Physics Laboratory 6

Resistance Measurements

In this lab you will determine the resistance of different resistors by

bulletreading the code printed onto some of the resistors,
bulletmeasuring the resistance using a Wheatstone bridge (simulation),
bulletcalculating the resistance using given properties of the material the resistor is made of.


Any device that offers resistance to current flow has an equivalent resistance.  If a voltmeter is used to determine the voltage V across the device and at the same time an ammeter is used to measure the current I flowing through the device, then this resistance can be found by dividing V by I, i.e.  R = V/I. 

The resistance of the device can also be determined with an ohmmeter.  A simple ohmmeter is a voltage source V in series with an ammeter.  The component, whose resistance is to be measured, is disconnected from any circuit and the ohmmeter is connected across it.  The equivalent resistance is R = V/I, where I is the current flowing through the ammeter.  The resistance of the component is R minus the (usually very small) resistance of the ohmmeter itself.

The accuracy of an ohmmeter is limited by its internal resistance.  When extremely accurate measurements are needed, a Wheatstone bridge is used.  A diagram of a Wheatstone bridge is shown on the right.  A Wheatstone bridge uses four resistances.  R2 is precisely known, it is the reference or standard resistance.  The ratio R3/R4 can be adjusted, but its value is always known.  The diagram shows a single coil that is divided by the tap B.  The ratio of the resistances R3 and R4 equals the ratio of the corresponding lengths of coil.  This device is called a potentiometer.  Rx is the resistance to be determined.  A power supply with a switch is connected across points C and D, and a digital voltmeter is connected across points A and B.

The Wheatstone bridge uses a null measurement to determine the unknown resistance.  When the voltmeter reads zero, the potential at A equals the potential at B.  The bridge is balanced.  When the bridge is balanced, the voltmeter reading does not change when the switch is opened and closed.  Such null measurements are the basis for the most accurate instruments, because, when no current is flowing through the meter, the internal resistance of the meter does not affect the circuit.

If points A and B are at the same potential, then we have

I1Rx = I3R3,
I2R2 = I4R4.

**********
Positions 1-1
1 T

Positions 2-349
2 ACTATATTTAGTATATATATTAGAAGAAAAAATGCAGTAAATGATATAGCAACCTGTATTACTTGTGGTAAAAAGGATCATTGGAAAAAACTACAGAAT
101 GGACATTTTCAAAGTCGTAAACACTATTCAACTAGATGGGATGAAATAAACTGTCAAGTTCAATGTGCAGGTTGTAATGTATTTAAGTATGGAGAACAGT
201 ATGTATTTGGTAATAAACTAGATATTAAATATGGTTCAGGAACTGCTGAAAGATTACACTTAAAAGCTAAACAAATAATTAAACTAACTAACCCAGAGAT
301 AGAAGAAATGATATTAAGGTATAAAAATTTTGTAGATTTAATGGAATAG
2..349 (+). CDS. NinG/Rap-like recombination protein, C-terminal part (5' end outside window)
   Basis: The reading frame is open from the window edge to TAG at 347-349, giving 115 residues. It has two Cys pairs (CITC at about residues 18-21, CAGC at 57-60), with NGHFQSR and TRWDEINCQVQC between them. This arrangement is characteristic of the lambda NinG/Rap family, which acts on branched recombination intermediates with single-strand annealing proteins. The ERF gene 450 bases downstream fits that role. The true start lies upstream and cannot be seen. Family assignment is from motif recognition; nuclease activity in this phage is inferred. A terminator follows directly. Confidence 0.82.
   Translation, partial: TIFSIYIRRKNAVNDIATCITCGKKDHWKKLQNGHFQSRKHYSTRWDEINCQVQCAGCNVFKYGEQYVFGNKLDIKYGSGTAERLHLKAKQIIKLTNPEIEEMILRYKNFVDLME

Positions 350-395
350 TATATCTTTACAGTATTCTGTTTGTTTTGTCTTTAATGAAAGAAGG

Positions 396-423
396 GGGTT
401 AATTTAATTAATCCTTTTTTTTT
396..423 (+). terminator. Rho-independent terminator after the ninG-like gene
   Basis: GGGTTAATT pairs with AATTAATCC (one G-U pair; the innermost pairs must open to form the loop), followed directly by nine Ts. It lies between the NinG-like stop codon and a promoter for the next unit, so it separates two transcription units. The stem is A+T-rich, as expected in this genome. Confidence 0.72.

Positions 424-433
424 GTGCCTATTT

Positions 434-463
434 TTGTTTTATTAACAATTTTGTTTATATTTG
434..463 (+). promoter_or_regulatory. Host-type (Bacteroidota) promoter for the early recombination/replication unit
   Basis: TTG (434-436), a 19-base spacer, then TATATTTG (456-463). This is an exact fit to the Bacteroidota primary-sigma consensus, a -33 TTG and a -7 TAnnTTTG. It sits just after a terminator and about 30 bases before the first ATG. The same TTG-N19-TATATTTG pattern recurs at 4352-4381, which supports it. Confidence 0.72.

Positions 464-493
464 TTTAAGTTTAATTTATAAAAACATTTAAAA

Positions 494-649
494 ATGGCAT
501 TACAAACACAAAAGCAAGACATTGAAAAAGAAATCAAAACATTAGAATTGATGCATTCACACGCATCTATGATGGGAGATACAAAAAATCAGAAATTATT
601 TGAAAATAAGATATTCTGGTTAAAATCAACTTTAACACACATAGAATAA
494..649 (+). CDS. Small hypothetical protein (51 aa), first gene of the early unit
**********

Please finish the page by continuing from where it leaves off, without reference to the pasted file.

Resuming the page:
Since no current is flowing through the voltmeter we have

I1 = I2,
I3 = I4.

Therefore we have

Rx/R2 = R3/R4
Rx = R2(R3/R4).

The unknown resistance is determined by reading the ratio R3/R4 of the potentiometer when V = 0.  The dial of a potentiometer displays a number n.  For the potentiometer used in our experiment, n/10 is equal to the ratio R3/(R3 + R4).  We can solve for R3/R4.

R3/R4 = n/(10 - n).

Therefore, when V = 0, we have for the unknown resistance

Rx = R2n/(10 - n).

When a manual refers to a resistor, it usually refers to a device whose only purpose it is to offer resistance to current flow.  The resistance of a resistor is often printed onto the resistor in code.  A pattern of colored rings is used.  Most resistors have three rings to encode the value of the resistance, and one ring to encode the tolerance (uncertainty) in percent.  The colors of the rings are internationally defined to represent integers between 0 and 9.  The integers represented by the different colors are shown in the table below.





















bulletThe first band is the band closest to one end of the resistor.  The first band and second band together represent a two-digit integer number. 
bulletMultiply the number represented by the color of the first band by 10 and add the number represented by the color of the second band.  You get a two-digit integer number.
bulletThe number represented by the color of the third band is the number of zeros that must be appended to the number obtained from the first two bands to get the resistance in Ohms.  (If this number is 1, you add one zero, or multiply by 101, if the number is 2, you add two zeros, or multiply by 102, etc.)
bulletThe first ring of the resistor shown above is brown, and the second ring is black.  The two-digit integer number represented by the two rings is 10 + 0 = 10.  The third ring is orange.  Thus 3 zeros must be appended to the number 10, or the number 10 must be multiplied by 103.  The resistance of this resistor therefore is 10000 Ω, or 10 kΩ.
bulletThe next band, (i.e.  the fourth band), is the tolerance band.  The tolerance band is typically either gold or silver.  A gold tolerance band indicates that the actual value will be within 5% of the nominal value.  A silver band indicates 10% tolerance.